Putin’s regime sadly resembles the tyrannical Soviet Union in many ways, but differs in one important respect. Unlike his predecessors from the days when Russia was the USSR—Stalin, Brezhnev and Andropov, especially—Putin himself has shown little evidence of personal anti-Semitism and seems well-disposed to his country’s Jewish community.

But he is also a former KGB officer and a current dictator—one who is wedded to the ideology and theology of Russia’s elevated place in the world, in common with Tsarist ministers, Russian Orthodox clergy, Communist Party apparatchiks and, not least, his own culture minister. So giving a Russian dictator control over how a historical episode—like the awe-inspiring Sobibor uprising—is reconstructed for a modern audience is a bit like appointing an arsonist as a fire-safety warden: really the last person you want in charge in a situation like that.

Located in eastern Poland, Sobibor was one of three camps dedicated solely to the extermination of its prisoners—the other two being Belzec and Treblinka—that were constructed in 1942 as part of “Operation Reinhard.” The operation was named for the leading Nazi official, Reinhard Heydrich, who was assassinated by the Czech underground in June of that year. Gas chambers were used to murder Sobibor’s inmates, and the corpses were then burned by grate fires in open pits.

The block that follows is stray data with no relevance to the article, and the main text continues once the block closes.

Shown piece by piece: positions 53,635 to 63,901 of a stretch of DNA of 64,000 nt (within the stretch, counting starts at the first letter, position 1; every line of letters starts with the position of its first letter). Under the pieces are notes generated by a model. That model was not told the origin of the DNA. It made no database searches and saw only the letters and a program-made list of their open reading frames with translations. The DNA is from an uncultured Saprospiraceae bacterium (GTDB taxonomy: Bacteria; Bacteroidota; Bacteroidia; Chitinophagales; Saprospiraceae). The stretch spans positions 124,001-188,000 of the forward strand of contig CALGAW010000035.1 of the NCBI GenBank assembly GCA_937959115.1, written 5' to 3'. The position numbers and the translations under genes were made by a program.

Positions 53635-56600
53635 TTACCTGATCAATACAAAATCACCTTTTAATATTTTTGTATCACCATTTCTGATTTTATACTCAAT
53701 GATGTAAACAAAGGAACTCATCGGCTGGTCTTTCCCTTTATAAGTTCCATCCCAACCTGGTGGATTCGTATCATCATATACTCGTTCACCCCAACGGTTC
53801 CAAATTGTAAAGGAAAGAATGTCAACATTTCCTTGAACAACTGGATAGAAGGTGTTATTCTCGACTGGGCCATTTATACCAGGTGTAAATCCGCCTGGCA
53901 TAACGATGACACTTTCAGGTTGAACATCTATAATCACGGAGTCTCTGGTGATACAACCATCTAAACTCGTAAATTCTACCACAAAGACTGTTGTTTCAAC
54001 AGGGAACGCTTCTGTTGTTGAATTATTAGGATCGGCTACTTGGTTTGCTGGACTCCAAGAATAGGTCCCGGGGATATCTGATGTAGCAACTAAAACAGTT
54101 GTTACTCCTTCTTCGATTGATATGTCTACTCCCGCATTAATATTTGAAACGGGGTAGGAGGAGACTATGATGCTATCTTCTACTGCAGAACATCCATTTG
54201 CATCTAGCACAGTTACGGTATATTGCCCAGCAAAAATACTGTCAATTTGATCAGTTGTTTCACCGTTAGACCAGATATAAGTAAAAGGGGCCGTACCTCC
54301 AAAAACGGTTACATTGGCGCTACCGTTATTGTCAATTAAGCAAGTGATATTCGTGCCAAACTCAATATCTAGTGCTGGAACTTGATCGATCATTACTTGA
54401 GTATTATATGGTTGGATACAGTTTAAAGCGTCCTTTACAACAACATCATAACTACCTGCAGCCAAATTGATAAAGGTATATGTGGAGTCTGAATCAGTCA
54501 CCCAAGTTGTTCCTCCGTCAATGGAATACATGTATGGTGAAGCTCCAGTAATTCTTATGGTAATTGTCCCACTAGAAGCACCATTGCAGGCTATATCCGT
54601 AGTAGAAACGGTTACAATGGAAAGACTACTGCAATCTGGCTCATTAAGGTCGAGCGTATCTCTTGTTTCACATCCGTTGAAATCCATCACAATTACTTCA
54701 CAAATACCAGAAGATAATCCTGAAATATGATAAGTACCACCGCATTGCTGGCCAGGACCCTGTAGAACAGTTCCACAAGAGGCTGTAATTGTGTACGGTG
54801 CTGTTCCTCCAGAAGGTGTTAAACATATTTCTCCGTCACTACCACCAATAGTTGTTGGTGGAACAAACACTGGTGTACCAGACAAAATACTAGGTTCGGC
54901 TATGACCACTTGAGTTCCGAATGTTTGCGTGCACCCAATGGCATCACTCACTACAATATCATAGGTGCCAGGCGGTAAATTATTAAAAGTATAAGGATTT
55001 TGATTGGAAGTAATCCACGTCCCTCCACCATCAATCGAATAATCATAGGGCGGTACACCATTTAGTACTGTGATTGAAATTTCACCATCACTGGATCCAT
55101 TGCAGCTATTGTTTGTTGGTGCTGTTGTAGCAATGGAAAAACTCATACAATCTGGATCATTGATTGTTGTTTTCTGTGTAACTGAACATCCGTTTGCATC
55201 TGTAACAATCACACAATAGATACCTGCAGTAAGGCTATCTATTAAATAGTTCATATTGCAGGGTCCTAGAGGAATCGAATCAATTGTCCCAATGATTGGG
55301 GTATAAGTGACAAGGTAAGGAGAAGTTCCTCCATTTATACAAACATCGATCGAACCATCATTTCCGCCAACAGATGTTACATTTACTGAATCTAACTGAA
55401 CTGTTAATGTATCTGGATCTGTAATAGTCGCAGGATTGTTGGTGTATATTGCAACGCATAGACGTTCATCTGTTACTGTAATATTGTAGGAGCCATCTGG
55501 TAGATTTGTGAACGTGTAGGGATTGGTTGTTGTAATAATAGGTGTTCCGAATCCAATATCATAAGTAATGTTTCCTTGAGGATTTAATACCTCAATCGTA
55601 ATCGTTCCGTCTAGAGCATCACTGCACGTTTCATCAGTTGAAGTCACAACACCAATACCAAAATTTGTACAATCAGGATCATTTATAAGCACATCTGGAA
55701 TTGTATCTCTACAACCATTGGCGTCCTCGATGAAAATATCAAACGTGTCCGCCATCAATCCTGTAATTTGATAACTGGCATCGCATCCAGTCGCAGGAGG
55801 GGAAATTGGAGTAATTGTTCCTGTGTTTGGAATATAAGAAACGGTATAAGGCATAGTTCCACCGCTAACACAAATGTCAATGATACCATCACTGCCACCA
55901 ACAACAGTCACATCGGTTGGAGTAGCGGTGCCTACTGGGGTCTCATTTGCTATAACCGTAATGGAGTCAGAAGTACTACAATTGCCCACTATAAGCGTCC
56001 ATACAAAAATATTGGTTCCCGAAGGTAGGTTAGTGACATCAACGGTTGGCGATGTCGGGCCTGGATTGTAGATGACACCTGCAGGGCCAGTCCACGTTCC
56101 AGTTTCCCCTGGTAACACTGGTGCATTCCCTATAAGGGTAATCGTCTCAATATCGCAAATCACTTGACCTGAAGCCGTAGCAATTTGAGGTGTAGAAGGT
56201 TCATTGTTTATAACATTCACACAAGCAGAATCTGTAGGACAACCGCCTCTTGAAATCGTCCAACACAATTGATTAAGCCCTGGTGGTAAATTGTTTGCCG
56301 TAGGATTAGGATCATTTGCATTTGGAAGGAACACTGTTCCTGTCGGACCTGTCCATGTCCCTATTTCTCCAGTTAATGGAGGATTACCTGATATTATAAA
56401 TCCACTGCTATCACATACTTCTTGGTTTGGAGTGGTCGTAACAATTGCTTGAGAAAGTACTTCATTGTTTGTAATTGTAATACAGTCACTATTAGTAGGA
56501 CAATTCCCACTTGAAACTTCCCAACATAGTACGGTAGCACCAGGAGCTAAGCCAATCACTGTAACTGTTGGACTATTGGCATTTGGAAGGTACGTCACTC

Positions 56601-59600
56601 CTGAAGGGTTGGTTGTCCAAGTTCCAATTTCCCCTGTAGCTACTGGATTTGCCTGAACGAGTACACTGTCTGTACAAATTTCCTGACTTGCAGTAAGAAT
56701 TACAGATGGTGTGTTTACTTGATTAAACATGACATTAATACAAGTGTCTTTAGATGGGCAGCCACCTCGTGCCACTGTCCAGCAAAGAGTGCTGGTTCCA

In September 1943, a fresh batch of Soviet Jewish prisoners of war found themselves in Sobibor, among them Alexander Pechersky, who had served in the Red Army as a lieutenant. With extraordinary bravery, Pechersky and his comrades coordinated a camp uprising the following month, killing several SS officers and Ukrainian collaborators in the process. Three hundred of the inmates, including Pechersky, then escaped into the nearby forests. Pechersky and about 50 of the other Sobibor escapees went on to survive the war and tell their tale of courage.

There is no question that the Sobibor uprising was a critical example of Jewish resistance to the Nazis, and one that flies in the face of the demeaning “lambs to the slaughter” myth about Jewish behavior under Nazi occupation. It is, therefore, a tremendous subject for a movie—depending, of course, on who is behind it.